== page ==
Radiation ups risk of death from heart disease/stroke
By David Liu, PHD
Friday July 13, 2012 (foodconsumer.org) -- U.S. researchers at the National Cancer Institute reviewed scientific evidence published since 1990 and found even lower exposure to ionizing radiation like medical radiation can increase risk of death from circulatory disease like heart disease and stroke.
M.P. Little and colleagues searched peer-reviewed papers in major databases using key-words ""radiation"+"heart"+"disease" or "radiation"+"stroke" or "radiation"+"circulatory"+"disease". As part of selection criteria, radiation exposure should be of whole-body, with cumulative mean dose less than 0.6 Sv or at low dose rates smaller than 10 mSv per day.
After meta-analysing all data available, the researchers found excess population risks for all circulatory diseases combined at 2.5 percent per Sv for France and 8.5 percent for Russia. Circulatory disease deaths were also found associated with low and moderate doses of ionizing radiation.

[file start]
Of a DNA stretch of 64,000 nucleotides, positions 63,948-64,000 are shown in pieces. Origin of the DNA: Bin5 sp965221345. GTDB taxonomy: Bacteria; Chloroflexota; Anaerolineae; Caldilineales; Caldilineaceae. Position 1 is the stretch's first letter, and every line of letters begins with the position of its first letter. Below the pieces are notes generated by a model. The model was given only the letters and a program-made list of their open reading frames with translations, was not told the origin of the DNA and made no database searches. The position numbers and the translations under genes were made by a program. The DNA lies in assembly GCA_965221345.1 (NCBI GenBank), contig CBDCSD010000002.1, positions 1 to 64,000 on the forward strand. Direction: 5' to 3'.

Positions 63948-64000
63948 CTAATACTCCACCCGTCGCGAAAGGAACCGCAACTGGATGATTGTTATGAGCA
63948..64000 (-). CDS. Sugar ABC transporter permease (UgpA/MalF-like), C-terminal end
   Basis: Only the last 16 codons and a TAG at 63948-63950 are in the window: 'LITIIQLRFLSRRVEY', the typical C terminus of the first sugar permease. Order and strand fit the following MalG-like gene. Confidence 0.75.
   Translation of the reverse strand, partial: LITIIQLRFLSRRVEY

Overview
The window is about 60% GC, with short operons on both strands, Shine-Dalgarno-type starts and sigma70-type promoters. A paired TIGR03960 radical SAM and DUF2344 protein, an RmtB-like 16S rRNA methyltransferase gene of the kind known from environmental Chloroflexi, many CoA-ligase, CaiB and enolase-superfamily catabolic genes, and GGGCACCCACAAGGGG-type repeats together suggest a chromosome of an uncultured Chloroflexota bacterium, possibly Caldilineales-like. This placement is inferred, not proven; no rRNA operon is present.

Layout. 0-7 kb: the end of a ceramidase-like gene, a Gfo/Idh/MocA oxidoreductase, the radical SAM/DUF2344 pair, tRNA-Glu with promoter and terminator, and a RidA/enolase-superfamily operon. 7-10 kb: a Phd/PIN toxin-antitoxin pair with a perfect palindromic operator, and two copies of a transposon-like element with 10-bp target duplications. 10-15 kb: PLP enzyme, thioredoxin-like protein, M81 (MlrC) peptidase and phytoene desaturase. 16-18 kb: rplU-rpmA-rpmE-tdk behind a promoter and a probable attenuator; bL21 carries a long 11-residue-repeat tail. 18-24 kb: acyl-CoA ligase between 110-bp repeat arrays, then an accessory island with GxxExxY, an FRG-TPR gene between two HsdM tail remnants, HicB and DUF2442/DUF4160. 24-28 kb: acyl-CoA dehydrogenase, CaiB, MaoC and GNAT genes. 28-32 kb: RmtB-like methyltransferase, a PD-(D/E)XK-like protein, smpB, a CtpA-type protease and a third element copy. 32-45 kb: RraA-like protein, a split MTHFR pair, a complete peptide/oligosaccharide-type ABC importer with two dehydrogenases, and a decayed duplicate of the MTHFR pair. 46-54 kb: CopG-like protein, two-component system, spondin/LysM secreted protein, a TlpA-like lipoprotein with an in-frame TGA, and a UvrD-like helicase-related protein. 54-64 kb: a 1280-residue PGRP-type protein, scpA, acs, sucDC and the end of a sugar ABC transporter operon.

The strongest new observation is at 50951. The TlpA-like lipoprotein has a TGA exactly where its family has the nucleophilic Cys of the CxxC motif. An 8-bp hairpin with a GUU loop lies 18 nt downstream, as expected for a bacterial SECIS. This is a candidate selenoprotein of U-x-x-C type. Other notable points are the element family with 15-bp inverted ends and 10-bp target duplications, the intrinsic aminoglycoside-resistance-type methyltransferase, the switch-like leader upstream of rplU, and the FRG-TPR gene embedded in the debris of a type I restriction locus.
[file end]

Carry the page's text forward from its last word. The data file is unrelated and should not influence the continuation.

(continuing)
Early studies have proved that high doses of ionizing radiation such as medical radiation or x-ray used for diagnosis and cancer treatment increase risk of circulatory diseases like heart disease and stroke.
Any dose of ionizing radiation increases risk of cancer, which has been well known. There is no safe threshold for radiation. What is less known is that radiation can also cause ischemic heart disease and other circulatory disease.
The study was published in the June 22, 2012 issue of Environmental Health prospectives.
In the U.S., 14 states have been polluted by the the radioactive dust and ash from nuclear tests conducted in Nevada in 1950's and 1960's.
- Addictive and Toxic: Found in Bread, Pasta Sauce and Salad Dressing
- Appearance by Agribusiness Executive at Organic Conference Stirs Controversy (PR)
- Study suggests whole diet approach to lower CV risk has more evidence than low-fat diets (PR)
- Tell USDA to Protect Organic and Non-GE Farmers--Don’t Punish Them
- Incidence of foodborne illness in 2009 - CDC